HSBC profits surge as pandemic gloom lifts4 min read

HSBC Holdings PLC updates</p>

HSBC became the latest European bank to resume dividends and cut the amount it set aside to cover coronavirus pandemic-related loan losses, helping drive an almost fivefold rise in second-quarter earnings as the global economic outlook brightened.

Pre-tax profit surged to $5.1bn from $1.1bn, beating expectations for $3.7bn, the bank said on Monday as it announced that it had cancelled a further $300m of credit provisions. That stood in stark contrast to the billions of dollars in loan-loss charges it took last year as coronavirus swept the world, effectively wiping out net income.

While HSBC has now released about $700m of bad-loan reserves this year, it retains Covid-related reserves of about $2.4bn and struck a note of caution about the recovery as the Delta variant spreads.

“We were profitable in every region in the first half of the year [and] we’re expecting economic growth to be strong in the second half,” chief executive Noel Quinn said in an interview.

He added that the bank expected US and UK interest rate evfrf va 2022 or 2023, which could significantly boost earnings at one of the world’s largest deposit-taking institutions.

The performance marked a turnround from a bleak 2020, when HSBC’s annual profit plunged 45 per cent as banks were hit by ultra-low rates, a slowdown in trade and the fallout from global lockdowns.

The London-based bank announced an interim dividend of 7 cents a share, worth about $1.4bn. The Bank of England removed restrictions on shareholder payouts in July, judging the sector to be resilient enough to withstand any further shocks from Covid-19. However, unlike some of its peers, HSBC did not announce a stock buyback programme.

The bank’s shares rose 1.6 per cent in Hong Kong on Monday.

HSBC’S UK lender was a bright spot, flipping to a profit of $1.1bn from a loss of $857m last year. That was driven by the biggest regional loan-loss release and a record quarter for mortgages amid a global house-price boom.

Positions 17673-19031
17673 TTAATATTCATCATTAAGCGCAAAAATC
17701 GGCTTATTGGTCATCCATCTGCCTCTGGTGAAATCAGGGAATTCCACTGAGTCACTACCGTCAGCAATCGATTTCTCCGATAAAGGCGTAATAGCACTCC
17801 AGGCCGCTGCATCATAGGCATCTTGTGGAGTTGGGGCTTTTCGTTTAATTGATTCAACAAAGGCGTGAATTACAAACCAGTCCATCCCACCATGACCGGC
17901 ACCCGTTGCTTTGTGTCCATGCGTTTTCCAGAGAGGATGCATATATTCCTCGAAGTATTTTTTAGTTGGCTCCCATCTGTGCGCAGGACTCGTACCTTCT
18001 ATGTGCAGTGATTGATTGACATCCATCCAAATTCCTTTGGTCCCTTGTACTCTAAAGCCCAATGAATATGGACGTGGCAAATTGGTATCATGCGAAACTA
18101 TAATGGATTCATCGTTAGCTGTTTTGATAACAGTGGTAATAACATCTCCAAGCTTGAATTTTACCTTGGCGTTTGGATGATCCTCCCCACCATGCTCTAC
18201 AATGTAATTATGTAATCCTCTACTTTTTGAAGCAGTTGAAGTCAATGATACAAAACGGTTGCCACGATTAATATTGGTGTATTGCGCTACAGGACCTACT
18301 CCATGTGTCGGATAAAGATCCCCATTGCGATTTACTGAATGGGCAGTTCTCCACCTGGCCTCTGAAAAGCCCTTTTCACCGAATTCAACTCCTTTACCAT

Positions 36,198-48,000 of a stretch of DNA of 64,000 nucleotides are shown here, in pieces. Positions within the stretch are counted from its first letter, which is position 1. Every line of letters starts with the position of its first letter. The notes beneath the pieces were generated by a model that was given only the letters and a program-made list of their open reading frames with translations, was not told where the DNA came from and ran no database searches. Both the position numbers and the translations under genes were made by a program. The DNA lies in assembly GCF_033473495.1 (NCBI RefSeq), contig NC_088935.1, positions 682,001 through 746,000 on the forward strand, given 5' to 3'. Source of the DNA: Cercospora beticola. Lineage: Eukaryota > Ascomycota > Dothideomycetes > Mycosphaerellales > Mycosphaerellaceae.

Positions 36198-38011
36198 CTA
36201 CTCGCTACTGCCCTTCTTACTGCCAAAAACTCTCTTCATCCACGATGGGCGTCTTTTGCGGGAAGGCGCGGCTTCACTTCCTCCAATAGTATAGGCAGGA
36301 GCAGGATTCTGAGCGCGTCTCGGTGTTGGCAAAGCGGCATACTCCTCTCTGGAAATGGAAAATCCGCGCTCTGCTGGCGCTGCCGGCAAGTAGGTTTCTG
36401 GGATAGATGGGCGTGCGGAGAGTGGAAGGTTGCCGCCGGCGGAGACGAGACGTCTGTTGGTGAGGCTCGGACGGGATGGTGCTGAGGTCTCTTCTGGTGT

Despite the recovery in profit, revenue slipped 4 per cent to $12.6bn because of cuts to Asian interest rates and poor performance at the investment bank compared with its peers.

Trading was the primary “weak spot” in the results, according to Jefferies analyst Joseph Dickerson. Revenue from fixed income plunged 59 per cent and foreign exchange dropped 34 per cent — worse than most of the lender’s rivals — reflecting less active markets versus the same period last year and a lack of international travel during the pandemic.

Similarly, income from mergers and acquisitions advice and capital markets fell 7 per cent, compared with big gains in recent weeks at rival Barclays, where it surged 160 per cent, and UBS, up 68 per cent. That contributed to an overall 23 per cent decline in revenue at the division.

Despite those setbacks, HSBC raised the amount set aside to pay bonuses by £367m in the quarter, even as staff levels at the unit decreased 3,500 this year.

“There is nothing in the numbers that concerns us at all, [the investment bank] is on track for a better 2021 than 2019, [whereas] 2020 was an exceptional year,” said chief financial officer Ewen Stevenson. “We took pay down 20 per cent last year and we are having to respond to competitive pressures.”

Investment banks have boosted junior salaries to $100,000 or more in recent months following complaints about the industry’s gruelling working conditions — particularly long hours from home during the pandemic — as well as a war for talent.

Under Quinn, HSBC has begun reshaping its sprawling global business, pledging to slash $4.5bn in costs and cut 35,000 jobs. This year, it sold its lossmaking US consumer operation and French retail bank to free up capital to invest in Asia.

It has also launched a $6bn plan to expand its Asia wealth business and has relocated some of its most senior executives from London to Hong Kong.

More than any other global lender, HSBC has been used as a political punch bag in the US-China trade war and faced questions about its future amid Beijing’s crackdown on Hong Kong. Quinn has vowed not to “flip-flop” on strategy every time there was a flare-up in tensions.

These tensions have not subsided under Joe Biden. China is planning to introduce legislation in Hong Kong that could ban foreign companies and individuals operating in the financial hub from complying with sanctions against it.

The proposed counter-sanctions law could cause greater uncertainty and more problems for multinationals such as HSBC that have become caught in the middle.

“As an international bank, one has to navigate the laws of every market you operate in,” Quinn said of the proposed policy. “At times those are complicated, [but] we’ve been navigating complex sanctions laws for the last 10 years.”

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